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Steinbeck Exhibit


Fried Pone.jpg Pone2.jpg

From Wiki: Corn pone (sometimes referred to as "Indian pone") is a type of cornbread made from a thick, malleable cornmeal dough (which is usually egg-less and milk-less) and cooked in a specific type of iron pan over an open fire (such as a frontiersman would use), using buttermargarineCrisco (shortening), or cooking oil. Corn pones have been a staple of Southern U.S. cuisine, and have been discussed by many American writers, including Mark Twain.[6]

In the Appalachian Mountains, cornbread baked in a round iron skillet, or in a cake pan of any shape, is still referred to as a "pone" of cornbread (as opposed to "hoe cakes," the term for cornbread fried in pancake style); and when biscuit dough (i.e., "biscuits" in the American sense of the word) is occasionally baked in one large cake rather than as separate biscuits, this is called a "biscuit pone."

The term "corn pone" is sometimes used derogatorily to refer to one who possesses certain rural, unsophisticated peculiarities ("he's a corn pone"), or as an adjective to describe particular rural, folksy or "hick" characteristics (e.g., "corn pone" humor).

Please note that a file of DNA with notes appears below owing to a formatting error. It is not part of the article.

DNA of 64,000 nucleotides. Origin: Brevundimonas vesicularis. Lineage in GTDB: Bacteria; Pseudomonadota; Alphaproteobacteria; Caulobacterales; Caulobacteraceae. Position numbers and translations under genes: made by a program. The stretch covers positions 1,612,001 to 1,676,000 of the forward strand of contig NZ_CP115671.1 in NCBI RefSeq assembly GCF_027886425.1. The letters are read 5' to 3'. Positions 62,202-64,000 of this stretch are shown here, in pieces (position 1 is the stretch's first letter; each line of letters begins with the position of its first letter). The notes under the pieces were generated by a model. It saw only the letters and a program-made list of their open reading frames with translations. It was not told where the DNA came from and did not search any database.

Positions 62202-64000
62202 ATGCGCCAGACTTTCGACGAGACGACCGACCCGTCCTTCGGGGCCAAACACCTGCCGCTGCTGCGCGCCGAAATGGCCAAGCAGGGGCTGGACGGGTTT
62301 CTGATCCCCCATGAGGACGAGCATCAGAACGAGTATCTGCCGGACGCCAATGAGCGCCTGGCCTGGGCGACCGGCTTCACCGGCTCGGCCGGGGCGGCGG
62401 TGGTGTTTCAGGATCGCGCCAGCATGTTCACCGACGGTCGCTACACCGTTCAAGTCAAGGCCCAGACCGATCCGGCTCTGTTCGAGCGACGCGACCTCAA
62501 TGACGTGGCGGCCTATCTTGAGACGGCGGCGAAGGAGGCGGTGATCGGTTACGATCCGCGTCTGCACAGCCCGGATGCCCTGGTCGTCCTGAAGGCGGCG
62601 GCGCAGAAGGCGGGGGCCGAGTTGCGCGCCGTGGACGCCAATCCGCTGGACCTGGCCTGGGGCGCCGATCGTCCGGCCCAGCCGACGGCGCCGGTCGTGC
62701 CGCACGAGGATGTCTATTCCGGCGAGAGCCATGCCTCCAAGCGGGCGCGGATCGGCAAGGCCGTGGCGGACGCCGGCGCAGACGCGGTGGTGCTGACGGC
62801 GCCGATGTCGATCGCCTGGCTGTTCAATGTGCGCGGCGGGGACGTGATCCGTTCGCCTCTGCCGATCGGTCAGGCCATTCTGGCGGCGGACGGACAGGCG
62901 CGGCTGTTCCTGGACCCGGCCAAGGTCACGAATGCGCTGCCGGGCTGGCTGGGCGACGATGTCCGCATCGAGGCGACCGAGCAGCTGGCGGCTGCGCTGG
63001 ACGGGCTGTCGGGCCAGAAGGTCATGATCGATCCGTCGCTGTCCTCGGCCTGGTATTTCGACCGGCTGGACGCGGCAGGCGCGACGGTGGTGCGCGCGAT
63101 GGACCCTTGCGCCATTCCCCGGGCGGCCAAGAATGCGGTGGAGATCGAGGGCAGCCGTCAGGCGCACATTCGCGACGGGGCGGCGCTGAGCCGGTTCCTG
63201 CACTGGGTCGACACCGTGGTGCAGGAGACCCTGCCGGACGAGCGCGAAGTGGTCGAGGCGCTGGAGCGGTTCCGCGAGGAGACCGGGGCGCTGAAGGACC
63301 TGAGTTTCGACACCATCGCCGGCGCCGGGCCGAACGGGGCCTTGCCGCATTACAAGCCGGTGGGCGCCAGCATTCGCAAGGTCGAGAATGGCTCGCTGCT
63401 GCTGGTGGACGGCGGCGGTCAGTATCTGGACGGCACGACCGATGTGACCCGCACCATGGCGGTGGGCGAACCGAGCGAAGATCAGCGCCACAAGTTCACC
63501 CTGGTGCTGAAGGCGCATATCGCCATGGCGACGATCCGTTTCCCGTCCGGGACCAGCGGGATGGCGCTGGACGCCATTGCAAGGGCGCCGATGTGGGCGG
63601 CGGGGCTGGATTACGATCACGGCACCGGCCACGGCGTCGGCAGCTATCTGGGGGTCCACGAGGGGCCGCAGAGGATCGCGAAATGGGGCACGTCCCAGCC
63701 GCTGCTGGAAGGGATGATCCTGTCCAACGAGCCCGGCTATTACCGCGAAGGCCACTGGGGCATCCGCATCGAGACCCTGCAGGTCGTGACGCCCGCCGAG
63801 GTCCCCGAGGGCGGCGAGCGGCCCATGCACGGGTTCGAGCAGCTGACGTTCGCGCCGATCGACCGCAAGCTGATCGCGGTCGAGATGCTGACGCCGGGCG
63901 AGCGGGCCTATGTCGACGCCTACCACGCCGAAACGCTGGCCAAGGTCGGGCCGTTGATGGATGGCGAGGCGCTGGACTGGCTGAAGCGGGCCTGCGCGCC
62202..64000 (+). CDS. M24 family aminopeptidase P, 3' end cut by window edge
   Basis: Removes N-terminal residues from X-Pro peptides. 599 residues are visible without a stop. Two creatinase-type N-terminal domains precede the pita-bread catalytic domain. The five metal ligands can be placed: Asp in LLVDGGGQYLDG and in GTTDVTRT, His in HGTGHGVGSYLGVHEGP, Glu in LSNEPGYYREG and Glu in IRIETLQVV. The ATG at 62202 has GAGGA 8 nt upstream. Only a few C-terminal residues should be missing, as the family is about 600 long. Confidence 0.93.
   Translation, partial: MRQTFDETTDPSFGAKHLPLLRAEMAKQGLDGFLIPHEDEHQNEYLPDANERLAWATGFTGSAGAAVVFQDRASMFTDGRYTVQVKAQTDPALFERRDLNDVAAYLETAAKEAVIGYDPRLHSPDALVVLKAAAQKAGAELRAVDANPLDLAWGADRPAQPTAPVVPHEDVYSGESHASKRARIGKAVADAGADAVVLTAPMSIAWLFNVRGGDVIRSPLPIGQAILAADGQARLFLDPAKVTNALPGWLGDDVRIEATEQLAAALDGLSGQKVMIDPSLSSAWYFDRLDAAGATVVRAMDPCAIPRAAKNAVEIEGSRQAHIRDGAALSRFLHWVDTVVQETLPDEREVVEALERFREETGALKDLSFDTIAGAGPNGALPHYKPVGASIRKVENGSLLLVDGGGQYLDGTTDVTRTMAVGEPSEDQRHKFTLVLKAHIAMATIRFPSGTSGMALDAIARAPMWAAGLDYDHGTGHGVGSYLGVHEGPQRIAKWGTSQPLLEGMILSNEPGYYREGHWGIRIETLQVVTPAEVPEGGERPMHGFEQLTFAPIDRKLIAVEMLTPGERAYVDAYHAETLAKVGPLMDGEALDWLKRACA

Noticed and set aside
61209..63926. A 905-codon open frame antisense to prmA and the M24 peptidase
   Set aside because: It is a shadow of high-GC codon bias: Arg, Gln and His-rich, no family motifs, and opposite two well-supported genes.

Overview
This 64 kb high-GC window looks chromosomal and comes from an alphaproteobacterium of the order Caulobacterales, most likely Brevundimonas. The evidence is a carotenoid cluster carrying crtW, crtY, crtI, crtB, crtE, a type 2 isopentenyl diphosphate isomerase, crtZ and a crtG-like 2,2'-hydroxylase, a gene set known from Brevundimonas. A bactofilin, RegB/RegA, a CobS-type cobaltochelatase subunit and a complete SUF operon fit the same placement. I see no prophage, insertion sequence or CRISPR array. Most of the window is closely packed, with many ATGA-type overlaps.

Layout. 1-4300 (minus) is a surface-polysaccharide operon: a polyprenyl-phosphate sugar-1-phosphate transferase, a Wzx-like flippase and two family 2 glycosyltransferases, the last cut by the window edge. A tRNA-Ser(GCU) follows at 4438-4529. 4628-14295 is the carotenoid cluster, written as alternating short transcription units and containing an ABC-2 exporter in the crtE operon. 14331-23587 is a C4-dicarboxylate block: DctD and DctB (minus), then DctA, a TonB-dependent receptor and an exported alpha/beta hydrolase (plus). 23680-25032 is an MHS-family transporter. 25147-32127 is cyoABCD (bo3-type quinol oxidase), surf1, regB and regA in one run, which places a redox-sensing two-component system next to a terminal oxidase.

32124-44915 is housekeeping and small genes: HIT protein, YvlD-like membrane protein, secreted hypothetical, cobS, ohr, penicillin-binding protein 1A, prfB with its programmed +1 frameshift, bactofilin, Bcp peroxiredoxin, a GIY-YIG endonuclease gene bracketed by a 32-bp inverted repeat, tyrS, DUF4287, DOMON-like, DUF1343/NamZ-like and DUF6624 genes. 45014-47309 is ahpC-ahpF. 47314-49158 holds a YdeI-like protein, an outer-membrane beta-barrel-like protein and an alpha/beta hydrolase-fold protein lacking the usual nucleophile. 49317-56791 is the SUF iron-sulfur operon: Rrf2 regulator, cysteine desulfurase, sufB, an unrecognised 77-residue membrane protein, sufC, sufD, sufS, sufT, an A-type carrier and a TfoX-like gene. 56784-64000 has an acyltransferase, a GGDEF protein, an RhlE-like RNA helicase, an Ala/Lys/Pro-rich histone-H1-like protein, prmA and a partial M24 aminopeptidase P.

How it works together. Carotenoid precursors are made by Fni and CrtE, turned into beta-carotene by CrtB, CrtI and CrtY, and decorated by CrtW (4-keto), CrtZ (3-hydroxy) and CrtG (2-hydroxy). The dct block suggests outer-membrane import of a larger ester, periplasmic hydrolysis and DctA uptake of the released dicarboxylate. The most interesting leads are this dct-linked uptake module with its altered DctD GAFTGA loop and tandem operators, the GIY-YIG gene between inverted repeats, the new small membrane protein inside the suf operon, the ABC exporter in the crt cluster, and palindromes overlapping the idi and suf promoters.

Ma' Joad cooked up a batch of corn pone in Weedpatch when the manager Jim Rawley came by. She offered him some as well as a cup of coffee. This dish is yet another simple food item made out of cornmeal dough. Ma Joad seems to make plenty dishes out of the same recipe items.

Recipes #1

1 1/2 c. white stone ground cornmeal
1 egg
1 tbsp. sugar
Dash salt
1 tbsp. corn oil

Mix all above ingredients together with enough water to about consistency of cooked oatmeal. Drop large spoonfuls in hot grease. Cook until golden brown. Turn and cook on other side until golden brown.

Recipe #2

4 cups ground yellow cornmeal
1 tablespoon salt
2-3 cups of very hot, but not boiling, water
Up to 1/2 cup bacon grease or vegetable oil for frying

1. In a large bowl, add the hot water to the meal until it is a thick batter. Cover with a dish cloth and let it sit for 15 to 20 minutes. Check to see if the batter has dried out. Add more water if necessary. Test by making a pone in your hand: Use a soup spoon to put just enough batter to fill the palm of your hand. Flatten this into a cake and press three fingers into it. If the dough holds the fingerprints, the batter is just right. If not, add more water or cornmeal as necessary.
2. On the stove over medium heat, warm several tablespoons of the oil until it is shimmering. Form the pones into small cakes as described above and lay each into the pan. Cook until browned on one side, about 3 minutes. Turn each and brown on the other side. Drain on paper towels.
Makes about 2 dozen small cakes.